Chesterfield

‘Someone in a distant marketing department thought Chesterfield was the epitome of glamour’
‘Its careful drawing of riverside minarets and domes suggested yashmaks, houris and the dripping head of John the Baptist. It stopped just short of camels’

Chesterfield museum and art gallery www.chesterfield.gov.uk/museum

Chesterfield Parish Church crookedspire.org

Holmbrooke Valley Park www.holmebrookvalleypark.org.uk

Queens Park www.chesterfield.gov.uk

Sutton Scarsdale Hall www.english-heritage.org.uk

I have a soft spot for Chesterfield. During my many years as a smoker Chesterfield was my cancer-stick of choice.
It may have been the endorsements by Sugar Ray Robinson, Willie Mays, Bob Hope, Tyrone Power, Ronald Reagan, Rita Hayworth, Lucille Ball, Frank Sinatra and many more. It may have been the enticing promises of ‘No unpleasant after-taste’, ‘Cooler smoking’, ‘Man-size satisfaction’ and the astonishing assurance from the American medical fraternity – or, at least, that section of it represented by someone looking discouragingly like cub reporter Jimmy Olsen – that ‘Chesterfield is best for you’.
Or it may simply have been delight at the idea that someone in a distant marketing department thought Chesterfield was the epitome of glamour. Of all the brands competing for my addict’s mite, from the glittering yet cheap Embassy Gold to the vaguely patriotic Winston, this was the name that caught my eye and held my loyalty.
I don’t know whether Liggett & Myers still produce Chesterfields in packs of 20 (or, as I discovered in Australia, 30, where my daily consumption, attuned to a pack a day, effortlessly adjusted itself to a 50% increase in supply). If they do, the glamour of the modest Derbyshire town’s name will be offset today by a blank package embellished only by menacing warnings and pictures either of diseased body parts or a psychologically broken man trying to come to terms with erectile dysfunction. These anti-marketing devices would probably have increased my consumption as well. Anxiety is a powerful trigger where the committed smoker is concerned.
Besides, the packaging of the Chesterfields I smoked was risible. Its careful drawing of riverside minarets and domes suggested yashmaks, houris and the dripping head of John the Baptist. It stopped just short of camels. The general explanation for the name of the brand is that it has nothing to do with Derbyshire but derives from Chesterfield County, Virginia. Chesterfield County must have taken its name from somewhere not a million miles from the A61. It may have arrived in Virginia via an English milord (Philip Stanhope, 4th Earl of Chesterfield actually), but he would have traced the title back to Derbyshire.
When I couldn’t find Chesterfields – as happened occasionally, since Chesterfields were a lower-league, minority-interest cigarette – I fell back on Winstons, but only Camels in an emergency. In a Sheffield newsagent’s once I drew blanks with both Chesterfield and Winston and, with a sigh, asked for a box of matches and a copy of the Guardian. “Aye,” said the shopkeeper, “tha’ll get a good smoke off that.”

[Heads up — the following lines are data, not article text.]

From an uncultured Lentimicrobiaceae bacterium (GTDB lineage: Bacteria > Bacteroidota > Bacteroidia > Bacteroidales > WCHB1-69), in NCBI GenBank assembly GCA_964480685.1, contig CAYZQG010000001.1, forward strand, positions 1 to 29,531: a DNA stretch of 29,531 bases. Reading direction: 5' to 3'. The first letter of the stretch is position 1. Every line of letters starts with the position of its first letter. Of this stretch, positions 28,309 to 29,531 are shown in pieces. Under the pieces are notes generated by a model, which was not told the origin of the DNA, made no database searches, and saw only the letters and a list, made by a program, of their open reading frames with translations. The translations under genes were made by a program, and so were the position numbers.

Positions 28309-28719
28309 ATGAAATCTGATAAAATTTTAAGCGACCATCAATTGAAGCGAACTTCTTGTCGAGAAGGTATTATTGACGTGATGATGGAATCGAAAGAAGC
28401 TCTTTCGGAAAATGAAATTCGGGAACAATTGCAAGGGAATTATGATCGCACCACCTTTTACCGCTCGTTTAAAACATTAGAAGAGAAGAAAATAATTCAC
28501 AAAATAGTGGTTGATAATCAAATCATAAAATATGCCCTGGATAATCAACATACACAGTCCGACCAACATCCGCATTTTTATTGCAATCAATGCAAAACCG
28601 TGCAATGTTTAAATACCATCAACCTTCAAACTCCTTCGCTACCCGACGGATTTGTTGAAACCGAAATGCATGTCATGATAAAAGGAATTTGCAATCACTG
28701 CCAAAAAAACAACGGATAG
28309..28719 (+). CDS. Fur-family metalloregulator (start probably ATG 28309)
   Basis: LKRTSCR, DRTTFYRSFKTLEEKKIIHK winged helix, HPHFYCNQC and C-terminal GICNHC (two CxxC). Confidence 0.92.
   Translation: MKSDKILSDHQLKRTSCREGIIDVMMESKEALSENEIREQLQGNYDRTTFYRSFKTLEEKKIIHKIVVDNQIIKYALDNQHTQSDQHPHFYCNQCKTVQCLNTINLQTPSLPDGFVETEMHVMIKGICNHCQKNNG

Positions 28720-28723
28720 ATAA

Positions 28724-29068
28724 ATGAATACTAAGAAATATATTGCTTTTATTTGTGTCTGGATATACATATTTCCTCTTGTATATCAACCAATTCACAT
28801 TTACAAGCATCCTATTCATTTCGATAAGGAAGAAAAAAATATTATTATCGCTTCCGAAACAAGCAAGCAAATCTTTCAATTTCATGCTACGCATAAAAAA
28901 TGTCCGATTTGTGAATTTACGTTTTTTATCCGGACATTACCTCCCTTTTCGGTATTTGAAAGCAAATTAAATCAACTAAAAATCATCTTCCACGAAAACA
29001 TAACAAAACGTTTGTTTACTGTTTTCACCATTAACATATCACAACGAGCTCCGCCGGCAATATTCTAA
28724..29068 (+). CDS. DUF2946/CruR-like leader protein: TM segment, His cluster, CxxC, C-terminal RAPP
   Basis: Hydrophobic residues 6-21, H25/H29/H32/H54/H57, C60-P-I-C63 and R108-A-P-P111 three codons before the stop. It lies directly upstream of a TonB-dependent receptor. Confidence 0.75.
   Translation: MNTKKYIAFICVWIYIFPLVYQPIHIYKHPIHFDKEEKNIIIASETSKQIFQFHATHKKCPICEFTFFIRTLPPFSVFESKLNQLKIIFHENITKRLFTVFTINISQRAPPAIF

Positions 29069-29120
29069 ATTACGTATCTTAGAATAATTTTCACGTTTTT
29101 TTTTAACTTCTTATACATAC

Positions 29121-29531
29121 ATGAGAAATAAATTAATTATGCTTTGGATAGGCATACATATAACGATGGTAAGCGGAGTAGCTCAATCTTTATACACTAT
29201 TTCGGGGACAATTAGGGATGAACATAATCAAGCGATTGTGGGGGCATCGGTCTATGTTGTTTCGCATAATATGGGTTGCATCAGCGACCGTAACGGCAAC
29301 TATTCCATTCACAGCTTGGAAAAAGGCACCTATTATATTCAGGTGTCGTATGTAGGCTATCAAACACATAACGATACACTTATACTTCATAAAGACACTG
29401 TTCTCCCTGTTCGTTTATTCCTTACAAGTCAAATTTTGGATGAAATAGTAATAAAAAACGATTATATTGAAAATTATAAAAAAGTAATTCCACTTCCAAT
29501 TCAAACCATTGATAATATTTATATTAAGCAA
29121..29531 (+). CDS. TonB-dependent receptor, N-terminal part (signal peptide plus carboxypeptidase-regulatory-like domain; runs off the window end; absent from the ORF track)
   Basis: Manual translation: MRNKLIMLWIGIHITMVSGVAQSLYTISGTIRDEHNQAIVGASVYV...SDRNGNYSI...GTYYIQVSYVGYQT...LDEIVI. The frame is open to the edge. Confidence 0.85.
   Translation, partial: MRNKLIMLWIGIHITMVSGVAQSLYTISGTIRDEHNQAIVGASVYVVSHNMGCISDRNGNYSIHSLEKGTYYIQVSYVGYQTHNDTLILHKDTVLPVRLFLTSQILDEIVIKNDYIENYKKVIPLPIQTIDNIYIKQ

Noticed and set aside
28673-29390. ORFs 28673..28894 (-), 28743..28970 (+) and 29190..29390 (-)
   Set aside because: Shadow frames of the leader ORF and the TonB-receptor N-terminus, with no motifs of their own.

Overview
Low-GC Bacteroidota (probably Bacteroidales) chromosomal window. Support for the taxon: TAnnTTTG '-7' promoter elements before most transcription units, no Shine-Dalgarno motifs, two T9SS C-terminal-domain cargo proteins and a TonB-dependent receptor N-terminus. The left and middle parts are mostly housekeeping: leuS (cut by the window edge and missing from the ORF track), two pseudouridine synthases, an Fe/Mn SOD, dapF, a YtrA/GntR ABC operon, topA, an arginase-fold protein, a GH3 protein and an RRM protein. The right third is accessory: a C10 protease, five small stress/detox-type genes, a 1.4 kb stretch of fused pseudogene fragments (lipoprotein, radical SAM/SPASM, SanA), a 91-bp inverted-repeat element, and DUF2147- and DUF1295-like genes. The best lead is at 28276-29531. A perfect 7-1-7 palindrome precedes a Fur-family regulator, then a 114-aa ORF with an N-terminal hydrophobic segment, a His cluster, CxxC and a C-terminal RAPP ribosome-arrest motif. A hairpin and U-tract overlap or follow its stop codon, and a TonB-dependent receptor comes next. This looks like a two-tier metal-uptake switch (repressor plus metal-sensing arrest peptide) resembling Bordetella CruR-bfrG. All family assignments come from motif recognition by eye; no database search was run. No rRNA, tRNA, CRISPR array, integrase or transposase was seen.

The other reason for Chesterfield’s continuing appeal to my sense of nostalgia is that the Recreation Ground, Chesterfield, was where I became an Oldham Athletic supporter. This was the form teenage rebellion took in me with the 60s still a recent memory. Having supported my dad’s club, West Bromwich Albion, I decided it was time I found one of my own.
A home-town club was a slightly complicated option: I was born in the north Manchester mill town of Middleton, close to Oldham but not far from Rochdale or Bury either, and one branch of the family came from the Bolton area. A couple of weeks short of my 20th birthday and after a process akin to holding auditions, I made the short journey from Sheffield to Chesterfield and watched a rather dreary 1-0 win for the home side.
It was the worst football match I had watched in some time and the Oldham team looked inept. But the crowd was great fun and the famously dry northern sense of humour was in evidence. Most important, perhaps, that Oldham team contained one or two obvious and authentic characters, especially a tricky winger called Alan Groves.
Groves was the kind of player who was never content merely to beat a full-back if he could humiliate him as well. Passing to the full-back and then taking the ball off him, stopping as if to tie his bootlaces, explaining to the crowd what he was about to do, all these were part of Groves’ stock in trade.
Around Oldham he apparently became a familiar sight in a flashy car, sporting an afro and working his way through 80 cigarettes a day. Beyond football, he had the distinction – rare in any footballer, much less a Third Division one – of having featured in the Observer’s Quotes of the Week. Groves had married a 16-year-old girl who promptly left school to become his homemaker. The local education authority insisted she should still have been at school. Groves apparently replied to the effect that he didn’t care if she knew the date of the Battle of Hastings as long as she had his dinner on the table when he got home. Her father (her father! It was another era, just 45 years ago) was eventually fined £5.
Groves’ own story ended sadly: a very fit player, he died of heart failure at the age of 29.
What to do in Chesterfield, then? Gawp at the crooked spire, of course, and look round the museum and gallery. There are lovely parks and, in Sutton Scarsdale Hall, a fine old country seat to admire. But beware: a visit to Chesterfield might change your life.

Chesterfield 1 Oldham Athletic 0
Recreation Ground, 16 March 1974